key tool in any software development arsenal is a structured build process. NAnt is a tool for building Visual Studio .NET applications that you can incorporate into your development process and that provides something greater than simply compiling code.
In teams of developers, there is always going to be a need for a structured build process. This can be a manual process, but most likely you'll want to automate this process as much as possible. In today's ultra-fast world, continuous integration is key to determining where you are in your development project. If multiple developers check in code at various times, it is always a good thing to have an "integration check"something to make sure all the code gels together.
The idea behind continuous integration is that when a developer checks code in, a process is triggered to perform a system build to make sure the code doesn't break the build. This action usually involves the execution of unit tests as well. If the build, along with the unit tests, succeeds, the developer has immediate feedback that the check-in didn't break the build. No one wants to be the person who broke the build!
The typical build process involves actions like these:
- Pulling source updates from the source code repository
- Preparing the build directories
- Compiling the source code
- Running the unit tests
- Creating the setup packages
- Deploying the output binaries
- Notifying the team that a new build is available
If you incorporated Visual Studio .NET into a build process such as this, you would create an elaborate batch file that calls out to Visual Studio .NET's command-line (devenv.exe) along with the additional tools to handle the tasks that .NET couldn't. Another way to attack it may be to write some hooks into the .NET IDE automation model to handle some of these tasks during a build, but who has the time? The good news is that there are tools available built specifically to handle these types of build process requirements. One of the more popular build tools in the .NET community is NAnt.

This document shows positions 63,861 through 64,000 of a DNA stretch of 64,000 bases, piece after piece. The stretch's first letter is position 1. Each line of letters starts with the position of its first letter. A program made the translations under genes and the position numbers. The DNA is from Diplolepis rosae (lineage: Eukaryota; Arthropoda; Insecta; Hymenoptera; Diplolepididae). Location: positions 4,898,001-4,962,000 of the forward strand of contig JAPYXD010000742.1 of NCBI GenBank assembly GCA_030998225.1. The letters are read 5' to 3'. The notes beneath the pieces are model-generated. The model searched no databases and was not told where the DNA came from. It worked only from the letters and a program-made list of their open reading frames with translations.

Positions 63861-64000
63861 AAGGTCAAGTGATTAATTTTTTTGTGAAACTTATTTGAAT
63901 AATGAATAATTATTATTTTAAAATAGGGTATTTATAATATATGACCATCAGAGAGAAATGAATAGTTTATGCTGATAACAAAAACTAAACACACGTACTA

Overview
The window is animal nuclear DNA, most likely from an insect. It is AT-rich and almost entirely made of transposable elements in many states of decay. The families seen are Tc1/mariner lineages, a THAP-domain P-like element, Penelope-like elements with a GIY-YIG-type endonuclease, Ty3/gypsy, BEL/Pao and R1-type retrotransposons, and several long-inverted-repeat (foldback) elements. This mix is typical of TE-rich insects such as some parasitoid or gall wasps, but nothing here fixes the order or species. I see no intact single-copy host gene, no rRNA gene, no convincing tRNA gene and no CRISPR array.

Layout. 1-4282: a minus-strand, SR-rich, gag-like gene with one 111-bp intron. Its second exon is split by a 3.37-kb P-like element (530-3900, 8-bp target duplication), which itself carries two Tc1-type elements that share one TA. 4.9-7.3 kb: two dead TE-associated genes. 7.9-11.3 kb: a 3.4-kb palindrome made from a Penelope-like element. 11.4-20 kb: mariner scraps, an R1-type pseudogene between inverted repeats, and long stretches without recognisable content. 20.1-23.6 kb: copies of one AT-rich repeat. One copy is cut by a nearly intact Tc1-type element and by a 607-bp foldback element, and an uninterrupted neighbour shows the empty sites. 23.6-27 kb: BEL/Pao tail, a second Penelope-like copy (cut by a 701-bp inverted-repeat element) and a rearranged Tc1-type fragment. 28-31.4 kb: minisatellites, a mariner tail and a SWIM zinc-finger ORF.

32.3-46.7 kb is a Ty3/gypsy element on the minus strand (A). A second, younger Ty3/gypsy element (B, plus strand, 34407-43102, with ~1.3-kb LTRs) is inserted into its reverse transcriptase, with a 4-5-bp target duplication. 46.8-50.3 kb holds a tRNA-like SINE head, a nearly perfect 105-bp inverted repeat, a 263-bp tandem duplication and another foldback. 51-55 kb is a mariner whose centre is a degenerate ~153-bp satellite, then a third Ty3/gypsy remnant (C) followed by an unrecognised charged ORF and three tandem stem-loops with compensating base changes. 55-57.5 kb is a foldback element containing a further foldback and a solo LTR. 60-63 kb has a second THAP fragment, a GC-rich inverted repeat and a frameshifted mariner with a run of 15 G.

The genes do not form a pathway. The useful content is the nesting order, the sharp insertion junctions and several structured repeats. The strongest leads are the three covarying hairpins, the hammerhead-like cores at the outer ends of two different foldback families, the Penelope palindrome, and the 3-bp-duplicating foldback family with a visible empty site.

NAnt is an open-source build automation tool that works off of an XML document to execute a sequence of defined tasks that build .NET applications. NAnt is a port of the popular Ant build tool from the Java community. Ant was created to address some of the deficiencies of older shell-based build tools such as make
. If you've ever written make scripts, you will appreciate NAnt's ease of use and its extensible architecture.
NAnt works well as an automated build tool. It supports compiling C#, Visual Basic .NET, C++, and J# files. It can compile these files against the .NET Framework platform [v1.x, V2.0 (Beta 1)] and Mono.
The first thing to incorporate NAnt into your build process is to get NAnt up and running on your computer. You can download the latest stable release or a recent nightly build from the project site
. The nightly builds are typically very stable, but for the purposes of this article, I will work with the latest stable release at the time of this writing, NAnt v.0.85-rc1.
Once you've downloaded the zip package, unzip the contents into a directory on your file system. To make it easier for you to execute your NAnt build scripts, place the location of NAnt's \bin
directory into your system's PATH
environment variable. You can test your installation by opening a command shell and typing nant -help
at the command prompt. If everything is successful, you will see a list of command-line options for the NAnt build tool.
The NAnt Build Script
Executing the build script is as simple as typing in "nant"
at the command prompt. NAnt probes its current directory (the directory from which it was executed) for any file ending in .build
, and attempts to execute it. If more than one file within the directory ends in .build
, NAnt throws an exception unless one of the files is named default.build
. You can also inform NAnt which script you wish to execute by specifying the -f
C:> nant -f:MyApp.build
The NAnt build script is an XML document comprised of one <project>
tag, and zero to many <target>
tags with each <target>
containing a set of tasks to execute. To make it a little easier to digest the terminology, you can think of a <target>
as a method call and a task as a command.
Each element type in a NAnt build script (the project, target, tasks, etc.) has a defined set of attributes associated with that particular type. Some of these attributes are required and others are optional. These attributes provide additional details about how to execute each particular type.
To better understand the build script, it is wise to get a better understanding of the main parts of any build script.